For the signal-processing portion of my individual research I am doing work in the Black Lab under the supervision of Lauren Baugh and Monique Foster; two graduate students from the Black Lab. Most of professor Black’s research has to do with the heart and how important physical stimuli are to the highly specialized tissues of the heart, even on a cellular level. For this particular project I’m working with a partner, Rosemary Soucy, to develop an algorithm that will allow us to visually measure the conduction speed through muscle tissue. Our Matlab program will also project a branching network over the video to show the directionality of his electrical activity. Lauren and Monique two have provided us with microscope video of muscle cells contracting in response to an electrical stimulus in the presence of a voltage sensitive fluorescent dye. The dye causes each cell to glow as it contracts because of the change in membrane potential that mediates the contraction. We were able to isolate the contracting cells in the image, and used our algorithm to monitor the changes fluorescence of the cells inside the approximately fixed locations of the cells in the field of view. Based on this we will be able to determine when cells contract relative to their neighbors. This will enable us to determine the speed that cells are triggering their neighboring cells to contract, and whether the branching pattern of this stimulation has any consistent organization. The purpose of this project is to develop visual methods for these types of measurements and to make complicated analysis of heart tissues simpler. This will make experiments in the Black Lab easier and more efficient.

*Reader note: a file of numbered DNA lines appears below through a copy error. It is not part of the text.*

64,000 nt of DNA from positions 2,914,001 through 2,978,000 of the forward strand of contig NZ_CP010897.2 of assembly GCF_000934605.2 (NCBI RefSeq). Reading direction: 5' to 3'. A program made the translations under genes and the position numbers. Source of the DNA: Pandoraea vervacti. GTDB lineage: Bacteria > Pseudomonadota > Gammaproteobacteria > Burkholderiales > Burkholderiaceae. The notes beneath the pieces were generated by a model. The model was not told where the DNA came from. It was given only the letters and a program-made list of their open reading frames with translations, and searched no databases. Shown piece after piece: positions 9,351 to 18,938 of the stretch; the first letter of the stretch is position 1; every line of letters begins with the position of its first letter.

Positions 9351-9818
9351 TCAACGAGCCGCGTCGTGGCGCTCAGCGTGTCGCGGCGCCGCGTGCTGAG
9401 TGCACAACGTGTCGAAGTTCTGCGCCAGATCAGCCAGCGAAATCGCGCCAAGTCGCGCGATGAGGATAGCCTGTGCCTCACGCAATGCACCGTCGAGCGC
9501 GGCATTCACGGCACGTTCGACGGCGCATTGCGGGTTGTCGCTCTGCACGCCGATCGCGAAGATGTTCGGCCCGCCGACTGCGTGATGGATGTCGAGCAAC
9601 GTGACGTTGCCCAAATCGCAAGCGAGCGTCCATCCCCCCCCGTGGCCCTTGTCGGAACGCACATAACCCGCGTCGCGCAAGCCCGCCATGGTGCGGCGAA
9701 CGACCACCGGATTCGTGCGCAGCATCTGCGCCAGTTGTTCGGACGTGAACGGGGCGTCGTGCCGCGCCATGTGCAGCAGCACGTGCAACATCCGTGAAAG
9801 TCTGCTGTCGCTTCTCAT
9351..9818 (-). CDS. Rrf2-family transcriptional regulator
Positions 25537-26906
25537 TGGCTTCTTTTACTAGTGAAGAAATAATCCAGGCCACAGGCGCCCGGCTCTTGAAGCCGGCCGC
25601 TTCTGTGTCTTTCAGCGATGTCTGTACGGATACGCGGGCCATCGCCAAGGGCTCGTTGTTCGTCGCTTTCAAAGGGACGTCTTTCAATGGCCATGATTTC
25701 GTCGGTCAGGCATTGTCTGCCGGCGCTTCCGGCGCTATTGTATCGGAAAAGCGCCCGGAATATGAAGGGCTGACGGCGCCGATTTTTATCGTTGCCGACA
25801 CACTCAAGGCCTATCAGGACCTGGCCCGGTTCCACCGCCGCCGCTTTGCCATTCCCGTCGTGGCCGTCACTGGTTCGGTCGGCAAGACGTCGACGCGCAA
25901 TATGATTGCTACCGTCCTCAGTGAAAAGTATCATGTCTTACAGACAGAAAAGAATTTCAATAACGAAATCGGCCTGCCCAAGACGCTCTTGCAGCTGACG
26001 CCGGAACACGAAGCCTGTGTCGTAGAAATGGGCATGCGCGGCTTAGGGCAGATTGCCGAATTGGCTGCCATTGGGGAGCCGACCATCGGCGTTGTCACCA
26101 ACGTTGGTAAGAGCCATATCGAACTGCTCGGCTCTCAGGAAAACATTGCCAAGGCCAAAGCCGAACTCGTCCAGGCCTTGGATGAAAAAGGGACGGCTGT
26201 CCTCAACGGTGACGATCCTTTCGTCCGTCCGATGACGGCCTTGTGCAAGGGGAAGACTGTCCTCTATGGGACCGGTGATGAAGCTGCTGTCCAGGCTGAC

This project was very different from most of the other work I’ve done at tufts because it was totally centered around Matlab. All of the data we used had already been collected, so the only part of the project I worked on was coding the algorithm. It was challenging to get comfortable with Matlab over the course of a few weeks, but the algorithm we’ve developed has been successful so far, and the coding has been a challenging and interesting change of pace.